Roman Temple of the Sun. And, according to tradition, upon the site of St. Helen's Church, Yorkshire maidens celebrated the rites of Italy, for there the Roman Temple of Diana is said to have stood.

I mention these churches of York only by way of indicating the antiquity of its features; many other ecclesiastical structures in the city are very interesting; and as to the minster itself, a description of that glorious pile alone would of course fill a volume. Of ancient military architecture many examples remain besides the Roman multangular tower already mentioned, and the famous Edwardian walls. There are Micklegate-bar and Monkgate-bar, fine specimens of architecture of the age of Edward III., and the picturesque old circular fortress which rises on the mound that was the keep of the Norman castle of York, and has acquired the name of Clifford's Tower.

Of the domestic architecture of our sturdy forefathers there are still a few specimens, especially the old houses which were formerly the town "inns" (or mansions) of noble Yorkshire families, and which are lighted up in their fading dignity by some rays of history, from their having been associated with the great name of Percy, or Howard, or Clifford, or some other family of renown. And there is, besides, the old manor-house in which parliaments, and the meetings of the sanguinary "Council of the North," under Henry VIII. and Elizabeth, were held, and in which King Charles the Martyr resided; and the Hospitium, or guest-house of St. Mary's Abbey, in which the Yorkshire Philosophical Society have appropriately lodged the Roman statues, altars, and other antiquities found in the vicinity; the pavement discovered between the railway station and Micklegate, on the spot where a Roman villa stood, and the pavements from Collingham and Tadcaster, have also been recently laid down here; their coloured tessera are of bold design, but the style and workmanship are rude compared with those of the pavements extant in Italy. The Guildhall, too, is a fine building, and though it does not date from the time of the Plantagenets, it reminds a visitor of that scene in the municipal history of York, when Richard II., taking off his own sword, presented it to the then mayor, to be borne before him and his successors, to whom the Sovereign thenceforth decreed the dignity of Lord Mayor. Most of the English monarchs have at some time resided in York, and formerly they took up their abode in the monastery of the Friars Minors, or some other extensive and princely monastic house. The celebration at York of the festivities on the marriage of the Scottish king with Margaret, daughter of Henry III.; the reception of another princess-Margaret, daughter of Henry VII.-on her bridal journey to Scotland; and the visit of that monarch to York in the first year of his reign, when a pair of organs and a musician were hired, at the expense of twelvepence, to grace the pageant exhibited on the king's entry at Micklegate-bar, are amongst its regal memories.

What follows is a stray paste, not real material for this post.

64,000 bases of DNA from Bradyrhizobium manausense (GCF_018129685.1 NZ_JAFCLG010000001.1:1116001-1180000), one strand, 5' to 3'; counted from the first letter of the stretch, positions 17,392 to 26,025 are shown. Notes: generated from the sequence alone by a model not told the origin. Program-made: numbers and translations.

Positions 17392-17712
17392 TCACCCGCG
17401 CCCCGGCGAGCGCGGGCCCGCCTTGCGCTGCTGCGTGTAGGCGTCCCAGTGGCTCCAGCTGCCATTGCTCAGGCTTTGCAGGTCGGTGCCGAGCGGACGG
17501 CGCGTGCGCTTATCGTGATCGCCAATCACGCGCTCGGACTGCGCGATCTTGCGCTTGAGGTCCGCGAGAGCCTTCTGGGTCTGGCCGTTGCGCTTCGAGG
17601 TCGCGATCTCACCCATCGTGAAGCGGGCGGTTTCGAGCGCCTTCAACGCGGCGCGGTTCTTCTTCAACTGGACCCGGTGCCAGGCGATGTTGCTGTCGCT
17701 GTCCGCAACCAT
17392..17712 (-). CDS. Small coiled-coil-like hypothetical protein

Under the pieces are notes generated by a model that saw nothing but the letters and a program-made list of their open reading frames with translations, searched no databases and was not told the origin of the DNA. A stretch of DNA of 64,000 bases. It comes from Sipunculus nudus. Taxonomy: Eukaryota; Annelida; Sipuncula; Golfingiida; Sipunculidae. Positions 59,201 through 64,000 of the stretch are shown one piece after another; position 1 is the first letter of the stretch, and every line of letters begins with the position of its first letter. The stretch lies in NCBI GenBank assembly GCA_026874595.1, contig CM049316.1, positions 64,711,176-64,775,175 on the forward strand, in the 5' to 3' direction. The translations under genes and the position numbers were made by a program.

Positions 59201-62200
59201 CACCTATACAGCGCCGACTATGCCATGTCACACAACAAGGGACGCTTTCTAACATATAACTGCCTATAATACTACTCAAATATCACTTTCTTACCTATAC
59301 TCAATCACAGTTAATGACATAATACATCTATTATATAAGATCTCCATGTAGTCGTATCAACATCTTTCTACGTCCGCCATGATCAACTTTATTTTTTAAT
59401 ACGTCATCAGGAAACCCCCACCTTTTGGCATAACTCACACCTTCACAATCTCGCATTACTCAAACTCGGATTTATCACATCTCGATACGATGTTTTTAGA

But I am not writing a guide-book, nor attempting to indicate even the most remarkable of the antiquities of York. If it were within the scope of this article, I might pass from the silent stones of the old metropolitan city to the living wonders of agriculture that brought such a confluence of visitors on this occasion, and might describe some of the animals collected on the Yorkshire Agricultural Society's Show-ground: the prize cattle (there was many an ox with a back as flat and broad as a table); the fabulously fattened porkers; the fine symmetrical horses, worthy the

North and East Ridings of Yorkshire; the woolly Cotteswold and Leicester sheep; the fine specimens of those short-horned cattle which have acquired such world-wide fame; and other agricultural productions of the great grazing district of the West Riding. But I will pass to the Museum gardens, where the vigilant committee had brought together many relics of what Lord Derby might call a pre-scientific age-medals of a pre-historic world. There were organic fossils from the protozoic limestones of Wenlock and Dudley on the one hand, and from the tertiary beds of Hampshire and the Isle of Wight upon the other; there were beautiful specimens of that extraordinary zoophite, the Lily Encrinite, from the mountain limestone near Richmond, some of which (the stem tapering to the root) seem to belong to an undescribed genus; there were fossil sponges from the Flamborough chalk, and a magnificent series of agates from Scarborough. And viewing these relics, the thoughts reverted to pre-Adamite days, and looking over the now cultivated vale of York, bordered by the chalk-wolds, and stretching to the Cleveland hills, I thought of the upraising of those older heights, of the excavation of Yorkshire's romantic dales, and the clothing of its once submarine land with verdure; of the elephants and other gigantic carnivora, whose remains are enclosed in the caves they inhabited by a drift deposit of the boulder-clay period-animals which ranged the forests of Yorkshire long before the Romans established a colony here-long, indeed, before even the aboriginal Britons inhabited the country. In a distant geological age, the sea as yet covered all but the western area of Yorkshire ; in other words, it was only in the mountainous district of the county that any land had risen. Upon the submarine bed, which then stretched eastward from the foot of the Penine hills, the lias, with all its saurians and ammonites, was in that age beginning to be deposited. The London basin is supposed to have been then a great estuary; and isolated heights (like the present Isle of Sheppey at the mouth of the Thames) seem to have been spice islands, inhabited by animals and plants now found only in the tropics. A petrified ichthyosaurus-a combination of fish and alligator, a mouster which had the body of a whale, the head of a saurian reptile, and the paddle of a fish-was shown from the lias of Whitbyan impressive relic of that pre-Adamite world in which a lizard larger than the elephant ranged the woods and plains of Kent, and a dragon as strange as romancer ever feigned, flew in the air.